A concentrated aromatic bitters made in Trinidad from water, ethanol, gentian and other herbs and spices; used in many classic cocktails like the Manhattan.
A once highly preferred brand of bitters produced in the 1830's by John G. Boker. Notably, nearly all of the recipes in Jerry Thomas' book How to Mix Drinks or The Bon Vivant's Companion specify the use of these bitters (misspelled Bogart's). Among the known ingredients were cassia, cardamom, and bitter orange peel. In 1906 U.S. Food and Drugs Act limiting medical claims caused Boker's and most other bitters producers to cease production. Until 2009, no samples of the bitters were known to exist, and as the recipe had never been published, recreating it seemed unlikely. That year, a man showed up at the London Bar Show with a small remaining sample, which was then combined with extensive research (including interviewing descendants of John Boker), to recreate a facsimile of the bitters.
Also called Anis, this is a anise-flavored liqueur mostly consumed in Mediterranean countries. The most traditional ersion is made by distillation of aniseed.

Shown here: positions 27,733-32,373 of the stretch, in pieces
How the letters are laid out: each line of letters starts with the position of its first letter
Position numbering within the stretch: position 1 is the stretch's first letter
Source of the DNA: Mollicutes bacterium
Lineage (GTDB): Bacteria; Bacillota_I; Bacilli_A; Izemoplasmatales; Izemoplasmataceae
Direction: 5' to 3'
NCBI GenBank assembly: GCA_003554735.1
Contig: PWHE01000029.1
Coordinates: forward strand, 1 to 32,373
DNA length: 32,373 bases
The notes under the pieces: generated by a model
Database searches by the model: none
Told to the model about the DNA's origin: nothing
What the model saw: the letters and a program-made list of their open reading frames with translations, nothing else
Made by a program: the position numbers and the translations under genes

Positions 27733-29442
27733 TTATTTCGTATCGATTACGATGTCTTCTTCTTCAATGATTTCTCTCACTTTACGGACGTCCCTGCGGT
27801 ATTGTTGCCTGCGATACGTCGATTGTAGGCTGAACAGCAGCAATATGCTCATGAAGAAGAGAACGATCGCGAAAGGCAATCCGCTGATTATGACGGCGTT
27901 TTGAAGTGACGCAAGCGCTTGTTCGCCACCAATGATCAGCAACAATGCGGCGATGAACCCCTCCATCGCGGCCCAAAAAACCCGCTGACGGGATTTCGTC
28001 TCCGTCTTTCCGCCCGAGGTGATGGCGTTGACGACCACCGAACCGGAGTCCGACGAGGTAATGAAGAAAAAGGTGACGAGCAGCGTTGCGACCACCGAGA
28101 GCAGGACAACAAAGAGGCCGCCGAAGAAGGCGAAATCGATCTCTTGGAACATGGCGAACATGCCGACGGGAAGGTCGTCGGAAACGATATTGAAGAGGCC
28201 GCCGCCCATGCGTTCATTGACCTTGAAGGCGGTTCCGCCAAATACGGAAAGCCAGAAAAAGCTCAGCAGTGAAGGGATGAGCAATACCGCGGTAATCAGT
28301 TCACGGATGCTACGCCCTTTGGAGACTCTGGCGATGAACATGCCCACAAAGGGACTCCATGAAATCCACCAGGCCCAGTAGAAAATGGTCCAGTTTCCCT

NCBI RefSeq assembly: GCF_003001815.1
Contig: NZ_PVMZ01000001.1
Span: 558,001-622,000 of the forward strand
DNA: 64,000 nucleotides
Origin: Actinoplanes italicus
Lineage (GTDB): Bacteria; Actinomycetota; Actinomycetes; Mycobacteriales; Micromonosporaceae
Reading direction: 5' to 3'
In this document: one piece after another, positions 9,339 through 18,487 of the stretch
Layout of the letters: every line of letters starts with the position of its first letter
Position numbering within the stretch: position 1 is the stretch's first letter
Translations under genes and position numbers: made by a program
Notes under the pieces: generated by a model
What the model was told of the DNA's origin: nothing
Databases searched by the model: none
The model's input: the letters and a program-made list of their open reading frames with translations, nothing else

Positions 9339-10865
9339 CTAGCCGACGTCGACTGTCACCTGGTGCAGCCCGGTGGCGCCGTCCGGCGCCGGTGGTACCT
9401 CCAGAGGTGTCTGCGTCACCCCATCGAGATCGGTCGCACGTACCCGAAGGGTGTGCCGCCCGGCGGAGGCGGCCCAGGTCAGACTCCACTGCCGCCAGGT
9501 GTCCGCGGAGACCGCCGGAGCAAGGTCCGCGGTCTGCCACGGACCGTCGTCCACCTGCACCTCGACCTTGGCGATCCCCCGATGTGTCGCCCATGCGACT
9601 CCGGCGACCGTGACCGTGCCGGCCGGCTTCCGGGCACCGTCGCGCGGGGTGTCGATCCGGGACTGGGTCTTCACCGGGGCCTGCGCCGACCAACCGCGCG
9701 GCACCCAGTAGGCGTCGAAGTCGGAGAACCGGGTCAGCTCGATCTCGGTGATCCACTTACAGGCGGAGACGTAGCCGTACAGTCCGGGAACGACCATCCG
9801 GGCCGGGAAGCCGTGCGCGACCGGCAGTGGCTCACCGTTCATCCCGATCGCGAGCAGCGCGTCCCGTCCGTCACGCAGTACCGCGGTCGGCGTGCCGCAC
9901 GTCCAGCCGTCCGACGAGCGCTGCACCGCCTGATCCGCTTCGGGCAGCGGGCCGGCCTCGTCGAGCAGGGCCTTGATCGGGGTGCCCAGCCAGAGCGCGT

An Italian amaro made from bitter and sweet orange peel, cinchona bark, cinnamon, clove, gentian flower, gentian root, honey and rhubarb: 34% ABV.
A French quinquina infused with gentian root, quinine and herbs of the Grand Chartreuse mountains add to a Mistelle base; 16% ABV.
A brandy produced in the wine-region surrounding Cognac, France. Cognac must be twice distilled and aged for at least two years in French oak.
A yellow citrus fruit. The peel is often used as a garnish while the juice incorporated into the drink for a tart flavor profile (citric acid).
Add all the ingredients to a mixing glass. Fill with ice and stir until chilled. Strain into a cocktail glass. Twist a lemon peel over the glass to express; discard the peel. #stir #straight
Inspired by J. A. Grohusko’s, Jack’s Manual of Recipes for Fancy Mixed Drinks and How to Serve Them, 1908.